Free or fixed document structure

As was mentioned above, you are mostly free to structure documents however you want. You are also free to name your tags whatever you want (of course it is advisable to use meaningful names). An XML document is well-formed if it meets some general basic requirements, such as
  • start tags must begin with '<' en stopt met '>' / End tags start with '</' and stopt met '>' ;
  • an XML document must always have one parent element in which all other elements are nested, which is called the root element or start element;
  • all tags must be well nested (overlapping elements are not permitted);
  • an XML document must be balanced (there must always be a corresponding end tag for each start tag);
  • Element and attribute names must be case sensitive (the tags <Paragraaf> and </paragraaf> do not correspond);
  • attribute values must be enclosed in quotes (").

However, working with a completely free document structure might have its disadvantages. The main disadvantages are that it can lead to messy XML documents that are not very workable and that it makes the tagging process more prone to error and more labour-intensive.

That is why many specific (research) projects work with a specified data structure, which is laid out in a so-called document type definition (dtd) or an XML schema. These consist of a kind of set of grammar rules that specify which elements are required for a certain document type and which are optional, which elements can appear multiple times in succession, the appropriate hierarchical and linear order of the elements, and which elements can occur as floating elements (and where they may occur). XML documents constructed according to specified rules are called 'valid' A simple example of a dtd for the (highly simplified!) document type 'article', which uses the example given above, can be found below:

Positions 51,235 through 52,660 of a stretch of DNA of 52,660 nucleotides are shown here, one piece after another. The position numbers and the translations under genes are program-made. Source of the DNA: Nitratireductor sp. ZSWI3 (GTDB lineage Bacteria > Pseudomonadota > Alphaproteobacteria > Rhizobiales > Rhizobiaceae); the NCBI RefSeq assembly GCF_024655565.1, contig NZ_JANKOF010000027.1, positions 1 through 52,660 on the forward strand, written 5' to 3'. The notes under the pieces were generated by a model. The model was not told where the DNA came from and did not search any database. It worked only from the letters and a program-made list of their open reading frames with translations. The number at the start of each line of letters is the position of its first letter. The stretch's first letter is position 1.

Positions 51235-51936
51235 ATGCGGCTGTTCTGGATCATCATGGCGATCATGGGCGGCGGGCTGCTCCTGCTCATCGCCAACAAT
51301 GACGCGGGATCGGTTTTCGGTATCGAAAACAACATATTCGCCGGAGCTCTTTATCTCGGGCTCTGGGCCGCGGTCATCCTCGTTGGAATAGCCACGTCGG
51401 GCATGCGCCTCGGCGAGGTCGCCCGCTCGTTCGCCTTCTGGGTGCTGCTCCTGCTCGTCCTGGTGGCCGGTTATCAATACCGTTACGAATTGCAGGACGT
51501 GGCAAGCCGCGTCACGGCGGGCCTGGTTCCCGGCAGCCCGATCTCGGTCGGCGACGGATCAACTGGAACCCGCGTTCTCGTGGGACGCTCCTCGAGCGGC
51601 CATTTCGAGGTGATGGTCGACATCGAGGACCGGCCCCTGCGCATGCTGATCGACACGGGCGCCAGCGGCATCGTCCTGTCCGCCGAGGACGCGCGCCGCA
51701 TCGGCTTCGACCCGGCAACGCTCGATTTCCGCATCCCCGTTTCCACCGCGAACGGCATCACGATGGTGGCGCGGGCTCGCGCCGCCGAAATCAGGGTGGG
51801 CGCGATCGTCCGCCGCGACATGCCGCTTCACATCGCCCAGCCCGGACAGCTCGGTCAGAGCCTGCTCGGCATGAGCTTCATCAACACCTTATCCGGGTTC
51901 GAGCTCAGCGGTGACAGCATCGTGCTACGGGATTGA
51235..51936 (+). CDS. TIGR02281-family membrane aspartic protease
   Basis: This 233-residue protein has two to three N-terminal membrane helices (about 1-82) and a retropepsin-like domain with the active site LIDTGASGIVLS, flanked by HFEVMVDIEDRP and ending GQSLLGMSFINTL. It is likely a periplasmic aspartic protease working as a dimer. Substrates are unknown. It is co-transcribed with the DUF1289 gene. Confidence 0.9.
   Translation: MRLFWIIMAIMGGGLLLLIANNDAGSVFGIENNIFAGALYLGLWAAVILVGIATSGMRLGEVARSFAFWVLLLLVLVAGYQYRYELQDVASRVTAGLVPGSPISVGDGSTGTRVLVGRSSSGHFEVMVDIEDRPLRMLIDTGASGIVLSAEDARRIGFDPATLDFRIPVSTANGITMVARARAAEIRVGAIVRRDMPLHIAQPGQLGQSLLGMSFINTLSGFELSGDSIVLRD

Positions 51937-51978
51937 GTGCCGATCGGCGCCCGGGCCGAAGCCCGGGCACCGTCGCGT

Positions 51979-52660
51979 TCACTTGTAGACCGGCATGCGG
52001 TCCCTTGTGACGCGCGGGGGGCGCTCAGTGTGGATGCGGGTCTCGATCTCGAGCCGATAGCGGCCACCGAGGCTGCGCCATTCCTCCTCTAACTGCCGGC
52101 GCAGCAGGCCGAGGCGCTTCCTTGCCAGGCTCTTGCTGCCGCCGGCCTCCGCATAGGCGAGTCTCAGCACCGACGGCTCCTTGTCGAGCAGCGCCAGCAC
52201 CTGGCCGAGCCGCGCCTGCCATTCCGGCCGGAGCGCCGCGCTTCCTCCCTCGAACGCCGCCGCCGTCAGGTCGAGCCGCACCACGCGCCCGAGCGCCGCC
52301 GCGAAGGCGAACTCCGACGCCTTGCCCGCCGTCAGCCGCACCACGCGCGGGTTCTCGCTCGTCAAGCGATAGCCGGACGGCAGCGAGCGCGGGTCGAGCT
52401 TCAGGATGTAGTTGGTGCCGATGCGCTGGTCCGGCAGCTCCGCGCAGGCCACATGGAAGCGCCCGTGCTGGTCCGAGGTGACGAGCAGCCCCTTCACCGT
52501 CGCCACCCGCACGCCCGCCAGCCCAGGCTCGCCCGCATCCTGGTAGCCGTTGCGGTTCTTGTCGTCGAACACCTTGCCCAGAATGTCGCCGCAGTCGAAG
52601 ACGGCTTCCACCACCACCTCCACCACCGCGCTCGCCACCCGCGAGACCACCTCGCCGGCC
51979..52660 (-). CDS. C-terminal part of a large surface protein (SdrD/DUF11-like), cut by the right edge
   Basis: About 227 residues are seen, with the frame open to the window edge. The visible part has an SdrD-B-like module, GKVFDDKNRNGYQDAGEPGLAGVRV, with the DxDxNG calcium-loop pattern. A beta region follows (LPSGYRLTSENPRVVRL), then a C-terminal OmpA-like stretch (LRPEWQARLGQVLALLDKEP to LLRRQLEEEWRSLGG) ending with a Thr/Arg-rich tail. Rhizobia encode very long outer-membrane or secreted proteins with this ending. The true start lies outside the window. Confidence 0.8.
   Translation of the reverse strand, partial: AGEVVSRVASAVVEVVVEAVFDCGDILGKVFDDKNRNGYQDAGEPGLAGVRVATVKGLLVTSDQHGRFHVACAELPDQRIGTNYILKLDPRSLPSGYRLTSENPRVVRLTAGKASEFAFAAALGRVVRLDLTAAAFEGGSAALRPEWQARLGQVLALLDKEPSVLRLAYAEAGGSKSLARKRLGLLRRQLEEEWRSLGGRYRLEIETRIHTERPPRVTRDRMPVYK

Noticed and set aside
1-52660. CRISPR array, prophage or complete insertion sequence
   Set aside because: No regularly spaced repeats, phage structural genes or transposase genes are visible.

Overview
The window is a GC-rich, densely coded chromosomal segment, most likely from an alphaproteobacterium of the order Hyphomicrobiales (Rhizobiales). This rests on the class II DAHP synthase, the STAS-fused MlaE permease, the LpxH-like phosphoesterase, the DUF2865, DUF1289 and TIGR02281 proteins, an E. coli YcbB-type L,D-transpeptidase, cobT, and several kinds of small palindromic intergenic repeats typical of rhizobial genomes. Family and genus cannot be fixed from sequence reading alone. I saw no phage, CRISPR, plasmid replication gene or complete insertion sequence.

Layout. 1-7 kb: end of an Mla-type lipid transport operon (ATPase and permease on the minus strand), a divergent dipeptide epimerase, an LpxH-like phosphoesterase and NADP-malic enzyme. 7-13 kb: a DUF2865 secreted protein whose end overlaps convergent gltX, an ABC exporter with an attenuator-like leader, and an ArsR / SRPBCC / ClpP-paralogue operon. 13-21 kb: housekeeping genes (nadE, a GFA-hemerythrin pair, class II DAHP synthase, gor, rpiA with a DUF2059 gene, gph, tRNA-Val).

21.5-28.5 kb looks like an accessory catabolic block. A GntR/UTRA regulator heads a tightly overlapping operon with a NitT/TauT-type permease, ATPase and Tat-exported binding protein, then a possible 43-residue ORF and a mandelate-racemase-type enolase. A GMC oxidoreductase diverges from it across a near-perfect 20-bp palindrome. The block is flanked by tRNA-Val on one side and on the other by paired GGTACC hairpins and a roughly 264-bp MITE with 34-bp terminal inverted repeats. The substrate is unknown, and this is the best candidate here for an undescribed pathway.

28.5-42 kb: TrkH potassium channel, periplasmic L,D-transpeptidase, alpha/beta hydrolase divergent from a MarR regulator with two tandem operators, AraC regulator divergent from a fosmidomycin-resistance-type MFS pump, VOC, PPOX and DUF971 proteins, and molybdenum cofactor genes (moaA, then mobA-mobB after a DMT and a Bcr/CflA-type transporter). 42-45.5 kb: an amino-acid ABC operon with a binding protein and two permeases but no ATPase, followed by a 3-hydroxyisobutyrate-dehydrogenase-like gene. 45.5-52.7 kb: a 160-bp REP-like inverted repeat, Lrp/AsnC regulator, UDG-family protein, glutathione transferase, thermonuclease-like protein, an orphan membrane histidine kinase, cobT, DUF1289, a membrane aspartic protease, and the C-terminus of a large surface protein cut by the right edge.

<?xml version="1.0"?>
<!-- XML-document voor documenttype krantenartikel -->
<!-- Eric Akkerman, 23-03-2012 -->
<!DOCTYPE artikel [
<!ELEMENT artikel        (kop, byline, plaats, intro, tekst) >
<!ELEMENT tekst          (paragraaf)+ >
<!ELEMENT paragraaf      (#PCDATA) | citaat | naam)*>
<!ELEMENT naam           (voornaam, tussenvoegsel?, achternaam)>
<!ELEMENT kop            (#PCDATA)>
<!ELEMENT byline         (#PCDATA)>
<!ELEMENT plaats         (#PCDATA)>
<!ELEMENT intro          (#PCDATA)>
<!ELEMENT citaat         (#PCDATA)>
<!ELEMENT voornaam       (#PCDATA)>
<!ELEMENT tussenvoegsel  (#PCDATA)>
<!ELEMENT achternaam     (#PCDATA)>
                  bdatum CDATA #REQUIRED
                  katern CDATA #REQUIRED
                  onderwerp CDATA #REQUIRED>
<!ATTLIST paragraaf nr CDATA #REQUIRED >

Brief explanation: a comma between two elements indicates that one element must be immediately followed by the other. A '+' indicates that an element (or group of elements) can occur several times in a row, a ' * ' indicates that an element can occur zero or more times and a '?' indicates that an element can occur zero times or one time. (#PCDATA) indicates that the content of an element consists of actual text. The element 'paragraph' consists of a mix of text and the elements 'quote' and 'name'; this construction indicates that the elements in question can occur anywhere in the running text.

An example of a dtd for literary texts (novels, stories, poems and plays) is XLDL by Ister-ORG.

Other topics in this section: Introduction   Examples   Using XML   Text Encoding Initiative   Further information